by Chet Williamson, fantasy (1994)
TSR, $4.95, ISBN 1-56076-852-5
The setting and the main players of Mordenheim are a pretty blatant reinterpretation of those of Mary Shelley's Frankenstein. We have a Dr Victor Mordenheim, who creates a "son" using parts of cadavers he has obtained through not-so-legal means, and how Adam, this creature, ends up causing an irreparable rift being him and his creator. After all, it's rather hard for Mordenheim to overlook the fact that Adam murdered his adopted daughter Eva and almost murdered his wife Elise as well. At least, that's what Mordenheim believes. Adam has his own interpretation of events that took place that fateful day.
Set in the Ravenloft fantasy campaign world, Mordenheim takes place when Adam is already the darklord of a domain called Lamordia, a place where he and his creator Mordenheim engage in a war of attrition with each other. The thing is, they can't kill each other - each lives as long as the other person lives - and any pain experienced by one of them is also intensely experienced by the other person. You can only imagine how much they despise each other, therefore, to keep doing what they do.
Mordenheim spends his entire waking hour keeping Elise alive in a ghastly device as he comes up with plans after plans to revive her and restore her into the perfect body so that he can spend forever with his beloved again. So far, he has yet to succeed. Adam sees to it that he sabotages Mordenheim's plan as much as he could when he's not terrorizing the folks of Lamordia.
Two potential walking collateral damage will become caught in the deadly game played between these two as they respond to Mordenheim's request for aid in return for a generous amount of money. Newlyweds Friedrich and Hilda Von Karlsfeld met under unusual circumstances in a graveyard that saw them briefly apprenticed to a necromancer with revolutionary theories and techniques before that man died. Worse, these two young folks are soon fired by their employers for meddling in dark arts. Now, they have nowhere to go and nothing to lose by responding to Mordenheim's summon.
Actually, Mordenheim wants the services of their late mentor because that man has heard of that necromancer's ability to transfer the soul of the dead into a living body, and Mordenheim is very interested in that technique for obvious reasons. Hilda and Friedrich reassure Mordenheim that they can replicate their late mentor's rituals, but they will soon learn that Mordenheim may be, well, tad insane and even psychopathic. Adam is no better, naturally. Add in a hunter-for-hire infected with lycantrophy and our two young people are going to have a honeymoon to remember.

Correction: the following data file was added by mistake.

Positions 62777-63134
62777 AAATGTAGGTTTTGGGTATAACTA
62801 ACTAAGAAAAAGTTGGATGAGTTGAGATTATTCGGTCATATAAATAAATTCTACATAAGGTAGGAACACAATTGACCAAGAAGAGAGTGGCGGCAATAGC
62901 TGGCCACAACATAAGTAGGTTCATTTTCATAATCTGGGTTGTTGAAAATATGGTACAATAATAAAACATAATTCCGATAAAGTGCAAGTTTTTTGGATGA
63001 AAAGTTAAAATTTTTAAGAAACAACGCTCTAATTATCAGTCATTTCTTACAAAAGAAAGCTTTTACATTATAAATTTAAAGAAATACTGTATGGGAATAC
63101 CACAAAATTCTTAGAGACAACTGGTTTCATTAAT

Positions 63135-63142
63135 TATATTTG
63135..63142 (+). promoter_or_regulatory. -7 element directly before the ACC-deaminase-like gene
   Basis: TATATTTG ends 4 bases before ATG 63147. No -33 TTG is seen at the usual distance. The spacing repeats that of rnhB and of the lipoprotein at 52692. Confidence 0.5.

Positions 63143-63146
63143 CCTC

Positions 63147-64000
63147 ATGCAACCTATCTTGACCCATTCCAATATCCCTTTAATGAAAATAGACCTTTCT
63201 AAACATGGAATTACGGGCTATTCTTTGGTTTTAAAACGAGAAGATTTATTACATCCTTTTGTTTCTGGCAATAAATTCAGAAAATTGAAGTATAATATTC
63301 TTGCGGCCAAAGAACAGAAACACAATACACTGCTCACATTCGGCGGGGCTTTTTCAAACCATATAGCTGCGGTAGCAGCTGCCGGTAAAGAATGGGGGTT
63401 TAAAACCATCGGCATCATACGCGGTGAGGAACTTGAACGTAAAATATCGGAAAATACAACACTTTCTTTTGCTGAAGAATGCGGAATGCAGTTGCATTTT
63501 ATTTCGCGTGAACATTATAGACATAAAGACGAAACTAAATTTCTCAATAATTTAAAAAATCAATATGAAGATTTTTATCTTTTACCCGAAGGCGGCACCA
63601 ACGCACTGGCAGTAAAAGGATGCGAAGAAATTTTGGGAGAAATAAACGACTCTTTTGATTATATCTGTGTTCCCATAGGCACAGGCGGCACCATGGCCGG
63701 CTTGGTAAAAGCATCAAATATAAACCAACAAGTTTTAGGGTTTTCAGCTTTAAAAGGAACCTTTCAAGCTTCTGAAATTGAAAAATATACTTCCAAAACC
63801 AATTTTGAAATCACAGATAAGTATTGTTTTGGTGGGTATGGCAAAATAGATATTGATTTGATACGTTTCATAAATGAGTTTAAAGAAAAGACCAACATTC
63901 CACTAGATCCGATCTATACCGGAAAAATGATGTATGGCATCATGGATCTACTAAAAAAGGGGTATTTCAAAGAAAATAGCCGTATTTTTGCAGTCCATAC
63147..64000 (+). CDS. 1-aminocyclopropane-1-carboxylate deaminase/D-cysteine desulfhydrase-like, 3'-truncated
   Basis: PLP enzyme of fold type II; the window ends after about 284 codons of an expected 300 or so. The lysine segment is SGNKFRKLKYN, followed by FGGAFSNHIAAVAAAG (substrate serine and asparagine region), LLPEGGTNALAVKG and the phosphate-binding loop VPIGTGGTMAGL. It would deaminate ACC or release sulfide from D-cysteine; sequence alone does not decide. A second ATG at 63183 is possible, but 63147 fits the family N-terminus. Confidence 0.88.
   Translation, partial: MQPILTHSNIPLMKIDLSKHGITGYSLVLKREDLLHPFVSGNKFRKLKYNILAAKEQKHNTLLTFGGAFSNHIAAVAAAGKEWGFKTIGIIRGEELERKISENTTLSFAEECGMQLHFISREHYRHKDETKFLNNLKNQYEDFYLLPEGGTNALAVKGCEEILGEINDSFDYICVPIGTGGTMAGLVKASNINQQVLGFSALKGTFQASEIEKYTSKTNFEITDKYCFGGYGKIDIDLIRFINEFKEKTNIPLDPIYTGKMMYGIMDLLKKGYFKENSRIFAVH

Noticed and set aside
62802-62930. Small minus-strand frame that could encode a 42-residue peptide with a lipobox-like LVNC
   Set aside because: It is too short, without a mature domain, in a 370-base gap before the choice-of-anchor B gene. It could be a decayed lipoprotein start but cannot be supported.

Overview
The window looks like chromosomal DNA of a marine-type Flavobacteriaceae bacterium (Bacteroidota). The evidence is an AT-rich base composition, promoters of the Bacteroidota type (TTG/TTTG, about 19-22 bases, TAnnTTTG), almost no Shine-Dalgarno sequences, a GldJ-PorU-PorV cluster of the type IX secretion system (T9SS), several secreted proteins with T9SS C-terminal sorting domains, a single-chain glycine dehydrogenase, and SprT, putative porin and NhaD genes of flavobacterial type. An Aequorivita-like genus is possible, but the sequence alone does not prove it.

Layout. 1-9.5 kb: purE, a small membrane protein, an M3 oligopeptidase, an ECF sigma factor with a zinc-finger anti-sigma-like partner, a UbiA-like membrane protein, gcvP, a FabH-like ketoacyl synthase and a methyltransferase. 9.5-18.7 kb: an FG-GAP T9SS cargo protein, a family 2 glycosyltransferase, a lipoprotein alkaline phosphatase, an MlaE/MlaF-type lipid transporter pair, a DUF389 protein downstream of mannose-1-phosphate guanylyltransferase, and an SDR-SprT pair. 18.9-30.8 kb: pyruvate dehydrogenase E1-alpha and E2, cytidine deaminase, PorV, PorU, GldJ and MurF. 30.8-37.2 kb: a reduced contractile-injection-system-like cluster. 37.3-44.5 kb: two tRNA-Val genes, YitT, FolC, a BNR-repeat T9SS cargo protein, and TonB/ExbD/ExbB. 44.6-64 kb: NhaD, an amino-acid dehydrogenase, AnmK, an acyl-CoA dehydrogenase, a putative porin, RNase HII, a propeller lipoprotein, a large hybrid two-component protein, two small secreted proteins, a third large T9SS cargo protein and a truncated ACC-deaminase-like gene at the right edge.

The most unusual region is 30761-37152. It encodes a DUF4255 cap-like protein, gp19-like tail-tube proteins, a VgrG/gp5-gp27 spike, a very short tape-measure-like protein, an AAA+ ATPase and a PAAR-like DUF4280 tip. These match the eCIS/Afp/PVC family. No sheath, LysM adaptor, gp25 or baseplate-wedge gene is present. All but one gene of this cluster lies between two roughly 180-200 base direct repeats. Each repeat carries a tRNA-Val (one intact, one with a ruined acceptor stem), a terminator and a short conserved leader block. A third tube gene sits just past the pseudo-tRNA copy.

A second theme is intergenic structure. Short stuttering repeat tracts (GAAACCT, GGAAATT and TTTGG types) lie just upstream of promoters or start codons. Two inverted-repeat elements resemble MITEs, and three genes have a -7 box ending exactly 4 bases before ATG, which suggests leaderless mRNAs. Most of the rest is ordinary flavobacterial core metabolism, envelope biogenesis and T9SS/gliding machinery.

Initially I was resistant to the charms of this story because... well, the whole thing is a rip-off of Frankenstein with liberal addition of steroids, werewolves, undead monsters, and some mild gore. But alas, I am only human. Mr Williamson has a very engaging narrative here. Even when Mordenheim and Adam are telling their stories to their (literally) captive visitors, the pace never sags.
The whole evil-on-steroids premise works in this story, much to my surprise and delight. I don't know why Adam is the darklord when it's pretty clear here that Mordenheim surpasses him by leaps and bounds when it comes to having a capacity for perverse violence and inhuman cruelty in the name of mad science. Adam is just a silly brute with homicidal tendencies - Mordenheim on the other may be a mad scientist but there is nothing amusing or campy about his inhuman capacity for cruelty and violence. He's the biggest surprise in this story: I was expecting a campy and over-the-top mad scientist cliché, but instead I get a creepy and menacing villain who could fit right in in any concentration camp devoted to mass genocide and experimentation on humans.
Mordenheim as a villain may not be campy, but the scenes of battle can be, however, too campy for their own good. Not that I mind these scenes too much, as I know I'm reading a book from TSR, after all. Camp is these guys' middle name. All in all, Mordenheim is a pleasant surprise. I was initially determined to dislike this book, but I soon find myself immersed in its simultaneously campy, creepy, thrilling, and ridiculous fast-paced plot. I have to say, therefore, that Mordenheim is really not bad at all.
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